This article first appeared in the opinion section of The Hindu on 28th August 2020.
In the initial days of COVID-19, towards the end of March 2020, India went into a lockdown. The number of daily new cases at that time was 87. But the fear of contracting the virus was very high. Now after five months, the number of daily new cases has crossed 75,000, but the fear of contracting the virus has reduced. Why do people misunderstand risk?
One reason is that the SARS-CoV-2 virus is not novel anymore. But more importantly, behavioural science studies show that numbers don’t move people. When we read that three million people in India have contracted COVID-19, most people can’t make much sense of it. But when someone close to us in proximity or relationship contracts COVID-19 or succumbs to it, the fear becomes tangible. People suddenly feel vulnerable. Otherwise, people feel invincible, even though the risk of contracting COVID-19 actually keeps increasing with daily cases increasing.
Guided by emotions
Emotions cause us to misunderstand risk. For example, flying is something that many people get scared of even though flying has become an extremely safe mode of transport. Zero people died in a plane crash last year in India, while over 1,50,000 people died in road accidents. Yet, people feel scared of flying, not of driving on Indian roads.
Flying evokes a powerful emotional response. You are literally up in the air, in the hands of a machine and two pilots. If something happens up there, there is nothing you can do about it. This makes flying feel unsafe even though it is among the safest modes of transport.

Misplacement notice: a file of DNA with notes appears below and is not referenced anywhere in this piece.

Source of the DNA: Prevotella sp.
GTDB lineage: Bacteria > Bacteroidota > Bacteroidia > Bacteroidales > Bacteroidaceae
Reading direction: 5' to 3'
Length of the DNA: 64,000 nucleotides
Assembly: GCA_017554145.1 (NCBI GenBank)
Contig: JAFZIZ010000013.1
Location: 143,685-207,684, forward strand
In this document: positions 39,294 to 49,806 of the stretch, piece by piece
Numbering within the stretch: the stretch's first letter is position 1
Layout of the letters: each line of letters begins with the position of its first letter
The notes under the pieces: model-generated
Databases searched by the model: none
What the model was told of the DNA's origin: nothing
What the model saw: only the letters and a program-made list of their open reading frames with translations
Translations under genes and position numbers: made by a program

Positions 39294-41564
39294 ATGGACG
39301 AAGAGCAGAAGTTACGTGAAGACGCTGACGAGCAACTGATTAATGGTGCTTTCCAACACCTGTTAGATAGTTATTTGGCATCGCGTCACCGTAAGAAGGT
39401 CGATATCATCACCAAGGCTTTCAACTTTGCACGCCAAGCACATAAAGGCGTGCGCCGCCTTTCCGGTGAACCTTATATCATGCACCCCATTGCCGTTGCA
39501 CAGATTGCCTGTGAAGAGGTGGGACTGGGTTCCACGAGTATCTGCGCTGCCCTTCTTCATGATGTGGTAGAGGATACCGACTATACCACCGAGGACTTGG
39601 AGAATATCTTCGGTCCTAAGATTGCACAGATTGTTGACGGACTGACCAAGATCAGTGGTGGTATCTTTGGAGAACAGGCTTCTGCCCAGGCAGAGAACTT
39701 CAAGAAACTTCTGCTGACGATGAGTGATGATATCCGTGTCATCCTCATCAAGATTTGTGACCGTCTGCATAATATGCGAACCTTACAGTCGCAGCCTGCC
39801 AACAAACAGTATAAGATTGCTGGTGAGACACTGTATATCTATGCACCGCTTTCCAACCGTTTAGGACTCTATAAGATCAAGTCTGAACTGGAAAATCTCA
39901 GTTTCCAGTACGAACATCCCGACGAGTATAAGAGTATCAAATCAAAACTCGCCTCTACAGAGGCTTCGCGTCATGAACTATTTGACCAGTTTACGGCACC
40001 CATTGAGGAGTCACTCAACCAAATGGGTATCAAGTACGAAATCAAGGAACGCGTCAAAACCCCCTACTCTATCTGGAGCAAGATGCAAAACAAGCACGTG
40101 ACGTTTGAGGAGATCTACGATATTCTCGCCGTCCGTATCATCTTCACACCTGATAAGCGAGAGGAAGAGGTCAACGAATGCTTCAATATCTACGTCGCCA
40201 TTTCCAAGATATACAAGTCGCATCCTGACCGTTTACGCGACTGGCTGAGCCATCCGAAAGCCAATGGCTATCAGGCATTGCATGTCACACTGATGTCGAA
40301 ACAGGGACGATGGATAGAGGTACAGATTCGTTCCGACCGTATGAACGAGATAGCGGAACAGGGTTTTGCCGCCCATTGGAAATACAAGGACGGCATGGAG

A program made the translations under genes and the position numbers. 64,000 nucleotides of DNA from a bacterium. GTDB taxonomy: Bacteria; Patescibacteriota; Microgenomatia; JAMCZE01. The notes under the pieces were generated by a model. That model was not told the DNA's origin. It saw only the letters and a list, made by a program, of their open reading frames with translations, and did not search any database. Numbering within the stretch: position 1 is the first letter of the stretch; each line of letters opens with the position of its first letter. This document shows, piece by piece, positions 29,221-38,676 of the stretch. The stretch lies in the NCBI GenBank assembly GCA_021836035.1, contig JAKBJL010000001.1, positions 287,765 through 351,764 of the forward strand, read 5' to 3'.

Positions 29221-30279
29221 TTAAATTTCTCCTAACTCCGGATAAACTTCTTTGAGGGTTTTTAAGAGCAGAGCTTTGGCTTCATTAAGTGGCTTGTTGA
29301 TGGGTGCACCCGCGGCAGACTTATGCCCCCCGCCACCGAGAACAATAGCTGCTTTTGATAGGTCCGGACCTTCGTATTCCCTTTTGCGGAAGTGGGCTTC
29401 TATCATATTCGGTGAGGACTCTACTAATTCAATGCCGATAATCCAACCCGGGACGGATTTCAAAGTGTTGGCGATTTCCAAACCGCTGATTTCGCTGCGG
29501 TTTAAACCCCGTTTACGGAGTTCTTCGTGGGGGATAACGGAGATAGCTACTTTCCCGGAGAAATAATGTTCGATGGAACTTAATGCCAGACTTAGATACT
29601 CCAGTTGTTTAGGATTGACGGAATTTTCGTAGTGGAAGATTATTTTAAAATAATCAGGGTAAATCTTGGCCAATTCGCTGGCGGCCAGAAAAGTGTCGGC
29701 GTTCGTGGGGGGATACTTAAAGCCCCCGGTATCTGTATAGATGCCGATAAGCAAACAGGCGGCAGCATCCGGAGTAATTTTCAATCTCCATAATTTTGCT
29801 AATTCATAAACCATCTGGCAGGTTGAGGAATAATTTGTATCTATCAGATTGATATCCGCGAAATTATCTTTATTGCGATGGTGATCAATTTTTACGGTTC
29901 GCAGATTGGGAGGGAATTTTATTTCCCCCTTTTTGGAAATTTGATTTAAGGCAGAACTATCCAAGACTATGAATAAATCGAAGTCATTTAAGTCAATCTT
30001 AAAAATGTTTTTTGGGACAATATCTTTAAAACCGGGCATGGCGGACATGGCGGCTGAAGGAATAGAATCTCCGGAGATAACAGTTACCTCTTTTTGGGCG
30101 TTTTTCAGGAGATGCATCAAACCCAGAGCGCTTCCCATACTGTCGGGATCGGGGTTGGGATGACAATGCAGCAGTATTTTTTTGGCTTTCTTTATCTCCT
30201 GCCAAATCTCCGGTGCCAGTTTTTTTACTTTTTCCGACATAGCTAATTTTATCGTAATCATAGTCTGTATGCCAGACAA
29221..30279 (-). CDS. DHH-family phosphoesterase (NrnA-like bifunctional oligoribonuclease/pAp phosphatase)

Likewise, some people believe that they should not step out of their homes because going out means that they will catch COVID-19. In reality, going for a walk in an uncrowded area with a mask on is relatively safe. Some of the same people believe that staying at home is far safer than stepping out. So, they have started keeping their househelps at home. This is relatively risky, because distancing may not be possible within a typical home in urban India and droplets exhaled, sneezed or coughed out tend to stay in the air indoors for longer.
The risk of contracting COVID-19 in any given situation can be categorised as ‘very high’, ‘high’, ‘medium’, ‘low’ or ‘very low’. Visiting a gym generally would fall under ‘very high’ risk, while playing tennis would generally fall under ‘very low’ risk, even though both activities are related to fitness.
However, since each situation demands assessing the risk of contracting COVID-19, it complicates people’s decision-making.
Colour-coding different tasks
To simplify decisions, people rely on short-cuts. For example, if you stay at home, you are safe. If you believe in god, you are safe. If you are healthy, you are safe. If you have a particular deity at home, you are safe. Such simplifications, using which people assess the risk, make COVID-19 a dangerous pandemic.
To help people get a better understanding of risk, the government needs to devise a simple behavioural design. Just like a traffic signal communicates ‘stop’, ‘ready’ and ‘go’ with ‘red’, ‘orange’ and ‘green’ colours respectively, our daily activities need to be categorised as ‘red’, ‘orange’ and ‘green’.
Having outsiders visit your home would be ‘red’, visiting retail stores would be ‘orange’ and meeting a friend at an uncrowded park while keeping a safe distance and wearing a mask would be ‘green’.
If people can’t judge risks accurately, COVID-19 is likely to continue to spread like a raging fire in a forest.